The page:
A significant focus of our first 2 weeks has been in preparing for the arrival of the Mennonite Heritage Cruise passengers.  There are 200 passengers on the ship and most of them will be coming to the Mennonite Centre for a lunch and to explore Halbstadt.  We have been getting the tunnels ready for them.  This required extensive clean-up of rubble and the installation of some lighting.  One of the tunnel entrances is under the Central Schule (former boys’ school).  The town’s people have noticed the increased activity at the place and observed our coming and going.  The rumour in town is that the Mennonite Centre is taking over that building. It is probably wishful thinking on their part as they would see it as a way of getting the building fully restored.

While cleaning out the access to tunnels under the former Mennonite Credit Union, two of the workmen decided to do some exploring themselves.  They crawled through a place where the tunnel entrance had been sealed by Soviet authorities in the 1980’s.  The tunnel had also been filled with sand at that point. They crawled through a small opening and over the sand. They were gone for close to 30 minutes and emerged with pictures and stories of tunnels going in three directions.  The tunnels were quite wide and they had to walk a bit stooped but managed to get around quite well.  They even came across an underground well in the tunnel.  I am sure they will share their stories with other people in town and I will get to hear more tunnel stories from the town folk.

This last Friday, we received an invitation to visit the priest at the local Russian Orthodox Church.  We had always heard that he was hostile toward the Mennonite Centre.  We were very warmly received by an elderly man in a robe who liked to joke.  He even had some basic English to help our communications.  He had a small request to help the church buy some tile for a new chapel.  He gave us a full tour of the place with a detailed description of each icon.  He then led us up into their new bell tower.  His instructions for the steep ascent were quite simple – men had to go first.  This was not based on any chauvinistic rules but was simply to insure that the men did not see anything “inappropriate” on the steep ascent.  At the top I was allowed to ring every bell and make as much noise as I wanted.  There was a beautiful view from the bell tower of the seven story Willms flour mill located in Alt-Halbstadt.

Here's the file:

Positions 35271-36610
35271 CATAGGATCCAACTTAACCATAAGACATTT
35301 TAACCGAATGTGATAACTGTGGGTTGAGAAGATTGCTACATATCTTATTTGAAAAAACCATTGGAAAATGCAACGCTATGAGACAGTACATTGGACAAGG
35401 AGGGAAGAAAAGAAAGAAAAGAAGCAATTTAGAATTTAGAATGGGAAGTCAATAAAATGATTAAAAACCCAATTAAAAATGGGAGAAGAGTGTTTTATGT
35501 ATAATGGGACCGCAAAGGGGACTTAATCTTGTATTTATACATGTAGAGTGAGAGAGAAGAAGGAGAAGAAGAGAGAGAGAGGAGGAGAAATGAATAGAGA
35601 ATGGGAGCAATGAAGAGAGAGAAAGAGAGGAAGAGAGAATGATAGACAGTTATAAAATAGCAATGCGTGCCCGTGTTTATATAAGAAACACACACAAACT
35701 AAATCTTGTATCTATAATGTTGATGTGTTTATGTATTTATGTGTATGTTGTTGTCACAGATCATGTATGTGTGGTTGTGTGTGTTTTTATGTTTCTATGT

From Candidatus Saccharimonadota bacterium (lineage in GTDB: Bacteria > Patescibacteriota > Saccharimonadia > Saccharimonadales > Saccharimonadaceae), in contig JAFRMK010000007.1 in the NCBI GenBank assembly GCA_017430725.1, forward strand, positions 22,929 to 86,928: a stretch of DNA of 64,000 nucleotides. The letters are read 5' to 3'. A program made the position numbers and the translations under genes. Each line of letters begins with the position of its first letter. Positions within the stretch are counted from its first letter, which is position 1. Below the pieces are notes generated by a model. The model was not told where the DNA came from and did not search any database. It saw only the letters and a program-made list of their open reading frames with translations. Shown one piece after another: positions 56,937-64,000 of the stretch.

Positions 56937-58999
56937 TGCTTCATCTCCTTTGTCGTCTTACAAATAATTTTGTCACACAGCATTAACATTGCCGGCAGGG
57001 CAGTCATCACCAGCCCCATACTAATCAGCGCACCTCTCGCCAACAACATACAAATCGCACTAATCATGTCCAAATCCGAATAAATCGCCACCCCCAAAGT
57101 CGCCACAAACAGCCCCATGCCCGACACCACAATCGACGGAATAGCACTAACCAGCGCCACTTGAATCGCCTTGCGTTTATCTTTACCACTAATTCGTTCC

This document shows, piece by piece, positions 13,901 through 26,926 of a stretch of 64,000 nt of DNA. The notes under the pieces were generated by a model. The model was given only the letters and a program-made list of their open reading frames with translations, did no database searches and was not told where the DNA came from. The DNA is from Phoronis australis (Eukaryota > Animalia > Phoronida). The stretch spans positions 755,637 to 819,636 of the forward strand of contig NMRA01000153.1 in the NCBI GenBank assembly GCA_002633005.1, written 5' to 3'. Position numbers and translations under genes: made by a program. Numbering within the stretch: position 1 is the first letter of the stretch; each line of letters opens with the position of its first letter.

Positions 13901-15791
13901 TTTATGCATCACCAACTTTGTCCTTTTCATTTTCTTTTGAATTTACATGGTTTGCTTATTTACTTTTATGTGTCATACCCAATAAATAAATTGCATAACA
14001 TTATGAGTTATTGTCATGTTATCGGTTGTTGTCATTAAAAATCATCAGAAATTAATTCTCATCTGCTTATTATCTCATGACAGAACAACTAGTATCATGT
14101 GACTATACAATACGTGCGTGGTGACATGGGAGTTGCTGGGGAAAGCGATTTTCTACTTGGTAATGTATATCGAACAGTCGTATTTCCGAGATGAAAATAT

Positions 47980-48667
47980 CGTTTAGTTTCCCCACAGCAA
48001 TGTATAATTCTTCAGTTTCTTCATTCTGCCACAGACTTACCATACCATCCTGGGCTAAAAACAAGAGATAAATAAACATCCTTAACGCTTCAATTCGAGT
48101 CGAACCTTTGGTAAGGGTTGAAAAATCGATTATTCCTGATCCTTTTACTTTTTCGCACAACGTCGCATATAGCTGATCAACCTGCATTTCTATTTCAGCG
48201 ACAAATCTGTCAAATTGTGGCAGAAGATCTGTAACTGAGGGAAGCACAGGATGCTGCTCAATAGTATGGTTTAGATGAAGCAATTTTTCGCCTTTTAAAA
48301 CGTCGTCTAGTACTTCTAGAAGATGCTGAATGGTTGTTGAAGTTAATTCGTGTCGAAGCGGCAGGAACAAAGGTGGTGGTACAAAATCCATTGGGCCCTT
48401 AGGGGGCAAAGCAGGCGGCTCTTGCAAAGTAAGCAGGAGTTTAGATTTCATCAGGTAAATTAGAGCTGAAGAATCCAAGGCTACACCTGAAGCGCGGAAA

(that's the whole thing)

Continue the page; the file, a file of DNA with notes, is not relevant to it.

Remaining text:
View of Priest with Willms mill in background

The priest informed us that the church had honoured a special anniversary this week.  It was on July 17, 1918 that the Tzar and his family were executed. In honour of this event a special icon was brought in from Moscow.  When the official carrying the icon was stopped at the Ukrainian border and asked what he had to declare, he told them that he was bringing in the Tzar.  He was allowed to proceed.  There is a plaque honouring Nicholas II in their chapel.
Plaque at Orthodox Church